Should you buy a console or a gaming PC?

The old chestnut is still true: Consoles offer simplicity, while PCs offer customization. If you're mostly in the market to play big hit titles, a console will theoretically serve you just as well as a PC, all other things being equal.

But all other things are not equal.

Even discounting the PC's bigger game selection, PCs have a few advantages over traditional consoles. Download services like Steam and Origin host frequent game sales, and offer games — even new ones — at cheaper prices than are available for their console brethren.

The PC also hosts a thriving "mod" community. Amateur game designers often add their own content to PC games, encompassing everything from bug fixes to whole new areas and missions. This can add hours of additional playtime, as well as let you flex your creative muscle if you're the programming type. In "The Elder Scrolls V: Skyrim," for example, you can download mods to enhance the combat systems, or replace dragons with pro wrestlers.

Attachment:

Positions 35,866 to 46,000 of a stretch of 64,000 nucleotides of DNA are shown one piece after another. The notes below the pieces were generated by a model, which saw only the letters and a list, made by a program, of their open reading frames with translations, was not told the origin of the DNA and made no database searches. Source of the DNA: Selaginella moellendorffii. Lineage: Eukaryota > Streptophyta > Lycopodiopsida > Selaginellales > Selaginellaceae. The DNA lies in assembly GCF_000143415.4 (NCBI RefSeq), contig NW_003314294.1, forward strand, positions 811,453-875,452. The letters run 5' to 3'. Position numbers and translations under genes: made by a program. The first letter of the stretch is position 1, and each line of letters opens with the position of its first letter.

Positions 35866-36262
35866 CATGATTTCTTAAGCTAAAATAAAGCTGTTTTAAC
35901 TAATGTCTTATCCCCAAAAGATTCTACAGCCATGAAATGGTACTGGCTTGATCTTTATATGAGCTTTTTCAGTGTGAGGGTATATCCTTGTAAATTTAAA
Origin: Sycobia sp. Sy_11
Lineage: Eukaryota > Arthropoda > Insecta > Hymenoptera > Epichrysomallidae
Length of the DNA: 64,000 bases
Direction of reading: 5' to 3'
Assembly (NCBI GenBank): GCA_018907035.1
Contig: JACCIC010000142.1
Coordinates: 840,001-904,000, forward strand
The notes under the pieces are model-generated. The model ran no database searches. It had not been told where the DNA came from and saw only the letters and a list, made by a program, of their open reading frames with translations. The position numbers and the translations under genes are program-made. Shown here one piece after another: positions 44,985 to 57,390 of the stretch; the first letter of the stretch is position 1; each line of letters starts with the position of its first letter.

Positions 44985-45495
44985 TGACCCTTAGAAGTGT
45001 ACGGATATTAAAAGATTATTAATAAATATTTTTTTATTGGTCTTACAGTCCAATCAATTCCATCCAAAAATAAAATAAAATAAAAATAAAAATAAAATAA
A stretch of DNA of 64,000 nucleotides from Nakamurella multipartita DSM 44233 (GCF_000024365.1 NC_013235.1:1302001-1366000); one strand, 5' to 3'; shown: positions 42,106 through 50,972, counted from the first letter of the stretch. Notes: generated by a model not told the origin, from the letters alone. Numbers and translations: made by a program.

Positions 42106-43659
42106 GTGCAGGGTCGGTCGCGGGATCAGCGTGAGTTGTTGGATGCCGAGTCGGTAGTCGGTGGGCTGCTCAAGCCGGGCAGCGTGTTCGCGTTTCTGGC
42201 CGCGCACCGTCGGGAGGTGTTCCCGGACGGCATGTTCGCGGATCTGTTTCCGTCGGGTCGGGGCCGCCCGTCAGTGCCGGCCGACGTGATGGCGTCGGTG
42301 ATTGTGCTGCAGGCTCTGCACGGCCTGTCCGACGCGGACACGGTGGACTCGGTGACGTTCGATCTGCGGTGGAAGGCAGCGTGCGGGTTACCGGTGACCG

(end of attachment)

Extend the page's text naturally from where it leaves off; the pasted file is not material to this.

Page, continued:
Depending on how you build your PC, you can also expect graphics well in excess of what the Xbox One and PS4 offer. Graphics cards for PCs are powerful enough to support resolutions higher than 1080p, which a PC monitor can display, as well as better-defined textures, more dynamic lighting and crisper character models. That said, 4K TVs can support resolutions in excess of 1080p, and may be a viable monitor choice once they become more affordable.

PCs also give greater access to entertainment apps. Major streaming services like Netflix and Pandora have made their way to almost every device, but if you want the ability to watch any video or listen to any piece of music — either streaming on the Web or downloaded to a hard drive — a PC is the way to go.